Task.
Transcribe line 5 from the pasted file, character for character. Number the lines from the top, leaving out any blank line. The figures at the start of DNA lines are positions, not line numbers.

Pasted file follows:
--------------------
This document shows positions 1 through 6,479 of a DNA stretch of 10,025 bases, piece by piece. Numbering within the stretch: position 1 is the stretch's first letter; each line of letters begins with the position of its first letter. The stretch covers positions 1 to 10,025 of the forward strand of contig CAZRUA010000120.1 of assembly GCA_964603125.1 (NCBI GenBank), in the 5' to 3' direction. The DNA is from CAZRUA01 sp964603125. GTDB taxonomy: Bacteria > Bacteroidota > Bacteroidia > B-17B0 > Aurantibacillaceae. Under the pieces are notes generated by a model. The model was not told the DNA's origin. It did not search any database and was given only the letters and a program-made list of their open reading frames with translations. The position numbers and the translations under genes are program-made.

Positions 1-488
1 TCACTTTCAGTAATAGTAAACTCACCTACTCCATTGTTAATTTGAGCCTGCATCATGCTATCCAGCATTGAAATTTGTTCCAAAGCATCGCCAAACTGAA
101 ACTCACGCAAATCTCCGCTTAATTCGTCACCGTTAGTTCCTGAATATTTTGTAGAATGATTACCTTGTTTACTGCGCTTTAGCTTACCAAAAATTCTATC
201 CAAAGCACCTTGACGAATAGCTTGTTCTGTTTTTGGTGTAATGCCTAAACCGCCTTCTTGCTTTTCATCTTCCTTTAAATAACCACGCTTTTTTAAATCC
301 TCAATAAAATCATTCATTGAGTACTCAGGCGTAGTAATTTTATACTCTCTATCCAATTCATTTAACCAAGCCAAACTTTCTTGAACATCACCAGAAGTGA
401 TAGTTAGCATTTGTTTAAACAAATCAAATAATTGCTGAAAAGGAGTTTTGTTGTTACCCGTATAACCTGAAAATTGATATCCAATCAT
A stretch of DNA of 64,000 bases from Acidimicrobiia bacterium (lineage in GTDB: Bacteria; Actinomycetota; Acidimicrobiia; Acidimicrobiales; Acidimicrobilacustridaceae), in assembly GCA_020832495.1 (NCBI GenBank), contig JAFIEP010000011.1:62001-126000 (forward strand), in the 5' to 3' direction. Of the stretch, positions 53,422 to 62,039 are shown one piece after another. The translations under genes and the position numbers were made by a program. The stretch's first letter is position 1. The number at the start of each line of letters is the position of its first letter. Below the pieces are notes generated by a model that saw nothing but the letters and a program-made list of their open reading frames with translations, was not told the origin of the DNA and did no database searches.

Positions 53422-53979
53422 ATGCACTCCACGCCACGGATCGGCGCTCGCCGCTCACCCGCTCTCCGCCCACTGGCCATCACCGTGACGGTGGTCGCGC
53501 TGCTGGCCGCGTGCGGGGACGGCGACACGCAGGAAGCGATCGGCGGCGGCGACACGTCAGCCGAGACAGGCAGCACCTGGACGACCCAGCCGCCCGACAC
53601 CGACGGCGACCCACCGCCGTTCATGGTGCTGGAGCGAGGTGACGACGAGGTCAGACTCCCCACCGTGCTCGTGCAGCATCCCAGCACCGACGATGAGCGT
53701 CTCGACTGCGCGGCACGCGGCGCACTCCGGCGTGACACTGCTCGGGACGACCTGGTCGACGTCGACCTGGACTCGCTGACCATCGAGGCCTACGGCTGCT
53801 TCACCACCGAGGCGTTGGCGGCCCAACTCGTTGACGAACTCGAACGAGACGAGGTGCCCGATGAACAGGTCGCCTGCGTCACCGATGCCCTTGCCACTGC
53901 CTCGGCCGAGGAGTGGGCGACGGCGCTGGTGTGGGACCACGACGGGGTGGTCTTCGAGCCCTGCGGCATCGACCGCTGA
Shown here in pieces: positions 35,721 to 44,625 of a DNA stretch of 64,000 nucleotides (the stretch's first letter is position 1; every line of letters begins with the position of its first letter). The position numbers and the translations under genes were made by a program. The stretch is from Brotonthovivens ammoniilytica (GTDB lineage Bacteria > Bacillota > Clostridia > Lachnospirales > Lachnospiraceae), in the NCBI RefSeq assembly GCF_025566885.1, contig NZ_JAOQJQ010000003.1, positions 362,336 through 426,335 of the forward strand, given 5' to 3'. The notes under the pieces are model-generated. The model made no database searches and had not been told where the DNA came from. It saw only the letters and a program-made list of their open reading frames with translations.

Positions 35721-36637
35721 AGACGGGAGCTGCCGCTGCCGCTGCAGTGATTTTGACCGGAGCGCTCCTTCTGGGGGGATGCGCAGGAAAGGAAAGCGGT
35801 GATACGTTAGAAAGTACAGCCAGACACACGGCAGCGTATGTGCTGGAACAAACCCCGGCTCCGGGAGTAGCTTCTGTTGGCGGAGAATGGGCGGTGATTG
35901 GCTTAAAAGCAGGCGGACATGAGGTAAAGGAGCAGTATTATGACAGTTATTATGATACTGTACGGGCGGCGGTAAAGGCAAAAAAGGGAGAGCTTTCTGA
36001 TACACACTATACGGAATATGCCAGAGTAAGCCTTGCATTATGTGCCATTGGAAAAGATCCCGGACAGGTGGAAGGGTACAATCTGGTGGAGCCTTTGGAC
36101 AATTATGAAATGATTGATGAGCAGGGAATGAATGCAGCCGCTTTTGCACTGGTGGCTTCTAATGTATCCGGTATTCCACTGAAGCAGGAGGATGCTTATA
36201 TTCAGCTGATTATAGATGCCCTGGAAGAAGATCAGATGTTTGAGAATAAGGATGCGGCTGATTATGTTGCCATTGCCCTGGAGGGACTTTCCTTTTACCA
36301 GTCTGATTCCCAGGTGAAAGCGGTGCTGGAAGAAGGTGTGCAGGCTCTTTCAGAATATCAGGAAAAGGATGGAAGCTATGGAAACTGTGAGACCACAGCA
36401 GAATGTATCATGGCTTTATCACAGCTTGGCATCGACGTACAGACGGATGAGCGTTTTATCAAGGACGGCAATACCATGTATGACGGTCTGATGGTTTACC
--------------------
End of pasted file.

201 CAAAGCACCTTGACGAATAGCTTGTTCTGTTTTTGGTGTAATGCCTAAACCGCCTTCTTGCTTTTCATCTTCCTTTAAATAACCACGCTTTTTTAAATCC